Although the anti-inflammatory action of TSG-6 is shown to promote improvement in the damaged tissue [14,37], this effect of TSG-6 in the liver remains unknown. Thus, we investigated whether TSG-6 might be involved in liver regeneration, and how it contributed to this process. Our results demonstrated that TSG-containing CM led to liver regeneration. This protective effect of TSG-6 was also observed in another experimental model; specifically, chorionic plate-derived MSCs (CP-MSCs) that shared common characteristics and differentiation potentials with bone marrow-MSCs promoted liver regeneration in rat livers that had been chronically damaged by CCl4 [38,39]. In this model, the CP-MSCs contained a greater expression of TSG-6, and the regenerating liver transplanted with CP-MSC showed a higher expression of TSG-6, compared to a non-transplanted liver (Additional file 1: Figure S1). This evidence strongly supported the regenerative effect of TSG-6 in the liver.
In this experimental model, acutely injured livers showed distorted histomorphology, changes in LW/BW, and increased levels of the liver enzymes, ALT and AST, but TSG-6-CM treatment attenuated those abnormalities and even contributed to restoring the liver function which was evidenced by g6pc expression. G6pc hydrolyzes glucose-6-phosphate, which is the central metabolite of glucose metabolism . The data showing almost normal glucose metabolic homeostasis in TSG-6-CM treated livers strongly support the restoration of liver function through the action of TSG-6. In addition, the downregulated proinflammatory factors in the TSG-6-CM group demonstrated that TSG-6 exerted an anti-inflammatory effect on the CCl4-treated mouse livers.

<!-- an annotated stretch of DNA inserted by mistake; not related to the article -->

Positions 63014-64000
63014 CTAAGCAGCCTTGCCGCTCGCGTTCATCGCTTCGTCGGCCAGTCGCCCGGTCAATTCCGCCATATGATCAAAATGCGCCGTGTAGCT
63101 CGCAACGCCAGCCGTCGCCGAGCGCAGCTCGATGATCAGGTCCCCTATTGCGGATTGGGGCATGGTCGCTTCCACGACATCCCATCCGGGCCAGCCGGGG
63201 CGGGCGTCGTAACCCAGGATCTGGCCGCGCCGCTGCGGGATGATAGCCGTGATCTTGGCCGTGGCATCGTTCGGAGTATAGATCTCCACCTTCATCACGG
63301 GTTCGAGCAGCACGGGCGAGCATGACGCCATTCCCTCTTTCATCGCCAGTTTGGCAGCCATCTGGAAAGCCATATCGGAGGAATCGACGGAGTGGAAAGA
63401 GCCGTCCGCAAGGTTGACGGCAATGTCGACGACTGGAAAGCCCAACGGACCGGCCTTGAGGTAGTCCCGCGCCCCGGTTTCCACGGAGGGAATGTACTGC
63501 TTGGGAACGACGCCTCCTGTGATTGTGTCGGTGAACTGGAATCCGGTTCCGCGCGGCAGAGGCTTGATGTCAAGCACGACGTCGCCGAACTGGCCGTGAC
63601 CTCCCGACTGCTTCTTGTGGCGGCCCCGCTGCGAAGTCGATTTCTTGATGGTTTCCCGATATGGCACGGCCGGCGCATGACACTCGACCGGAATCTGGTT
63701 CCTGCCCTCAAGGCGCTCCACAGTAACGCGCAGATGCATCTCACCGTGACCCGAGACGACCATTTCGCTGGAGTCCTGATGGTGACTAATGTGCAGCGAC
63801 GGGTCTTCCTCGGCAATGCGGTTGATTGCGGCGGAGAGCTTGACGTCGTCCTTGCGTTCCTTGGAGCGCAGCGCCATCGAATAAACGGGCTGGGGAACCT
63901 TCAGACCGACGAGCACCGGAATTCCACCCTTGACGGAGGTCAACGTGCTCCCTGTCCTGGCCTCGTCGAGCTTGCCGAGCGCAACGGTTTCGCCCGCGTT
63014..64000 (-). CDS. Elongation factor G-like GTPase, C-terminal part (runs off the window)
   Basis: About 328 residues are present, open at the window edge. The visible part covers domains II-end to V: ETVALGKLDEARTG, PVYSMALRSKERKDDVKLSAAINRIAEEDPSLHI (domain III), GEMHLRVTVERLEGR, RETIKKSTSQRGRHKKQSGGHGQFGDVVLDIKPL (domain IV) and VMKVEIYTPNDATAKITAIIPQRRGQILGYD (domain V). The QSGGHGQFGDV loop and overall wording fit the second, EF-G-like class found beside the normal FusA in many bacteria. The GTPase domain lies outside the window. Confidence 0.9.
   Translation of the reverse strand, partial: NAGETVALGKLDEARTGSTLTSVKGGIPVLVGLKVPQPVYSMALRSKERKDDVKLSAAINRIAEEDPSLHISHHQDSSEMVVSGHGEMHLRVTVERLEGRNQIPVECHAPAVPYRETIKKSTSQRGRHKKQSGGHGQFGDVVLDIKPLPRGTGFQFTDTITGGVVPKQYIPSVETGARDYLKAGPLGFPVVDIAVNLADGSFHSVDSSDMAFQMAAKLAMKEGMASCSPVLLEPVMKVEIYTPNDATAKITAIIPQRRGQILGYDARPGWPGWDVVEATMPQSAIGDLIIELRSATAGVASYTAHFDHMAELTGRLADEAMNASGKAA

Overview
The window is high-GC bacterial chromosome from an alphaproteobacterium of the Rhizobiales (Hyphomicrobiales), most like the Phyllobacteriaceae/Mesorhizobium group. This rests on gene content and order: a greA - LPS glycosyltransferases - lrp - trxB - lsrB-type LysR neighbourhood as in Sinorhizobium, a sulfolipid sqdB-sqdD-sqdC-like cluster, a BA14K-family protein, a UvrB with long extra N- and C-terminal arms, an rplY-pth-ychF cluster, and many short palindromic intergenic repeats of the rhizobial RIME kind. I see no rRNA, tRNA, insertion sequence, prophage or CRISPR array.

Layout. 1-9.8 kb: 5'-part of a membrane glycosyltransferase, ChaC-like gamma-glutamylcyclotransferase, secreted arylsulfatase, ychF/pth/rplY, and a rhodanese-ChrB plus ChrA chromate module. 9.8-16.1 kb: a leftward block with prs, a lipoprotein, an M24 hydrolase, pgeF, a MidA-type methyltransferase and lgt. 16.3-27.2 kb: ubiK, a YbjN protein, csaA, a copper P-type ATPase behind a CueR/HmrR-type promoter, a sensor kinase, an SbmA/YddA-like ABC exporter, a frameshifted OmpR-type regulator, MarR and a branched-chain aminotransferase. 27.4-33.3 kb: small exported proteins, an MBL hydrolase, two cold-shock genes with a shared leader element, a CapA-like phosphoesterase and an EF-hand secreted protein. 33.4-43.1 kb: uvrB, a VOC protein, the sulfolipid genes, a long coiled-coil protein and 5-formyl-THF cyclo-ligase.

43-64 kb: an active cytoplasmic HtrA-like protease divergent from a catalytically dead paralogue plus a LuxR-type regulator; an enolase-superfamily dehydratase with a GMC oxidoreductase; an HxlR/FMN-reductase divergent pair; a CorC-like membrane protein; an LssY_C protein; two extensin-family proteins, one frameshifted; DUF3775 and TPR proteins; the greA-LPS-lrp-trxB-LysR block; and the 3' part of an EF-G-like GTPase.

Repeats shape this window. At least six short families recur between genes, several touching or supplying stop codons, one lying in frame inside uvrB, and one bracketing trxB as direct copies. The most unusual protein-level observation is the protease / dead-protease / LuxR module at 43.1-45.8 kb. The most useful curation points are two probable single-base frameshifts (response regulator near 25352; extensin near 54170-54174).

Liver injury induces activation of hepatic stellate cells and proliferation of progenitors [16,26]. Activated stellate cells have been shown to be associated with the proliferation of hepatic progenitors [27,41]. In Ki67 staining, more Ki67-positive hepatocytic cells and fewer Ki67–positive hepatic stellate cells were observed in livers of the TSG6 group. Compared with liver of CCl4 + TSG-6-treated mice, livers of CCl4 or CCl4 + NC-treated mice contained more PanCK-expressing cells and more SoX9-expressing cells (Figure 5). We examined if these changes in the activation and /or proliferation of hepatic stellate cells and the reduced liver damage influenced the proliferation of progenitors. As we expected, decreased expansion of progenitors was observed in livers of the TSG-6 group, compared to the CCl4 and NC groups. Therefore, these results indicated that micro-environmental changes by TSG-6 might contribute to the proliferation of hepatocytes by protecting hepatocytes from injury. Also, it could be possible that TSG-6 might promote differentiation of progenitors into hepatocytes. However, neither the direct effects of TSG-6 on progenitors nor the progenitor proliferation at the early time point after CM injection was investigated in the present studies. Hence, further studies are required to provide the evidence for this possibility.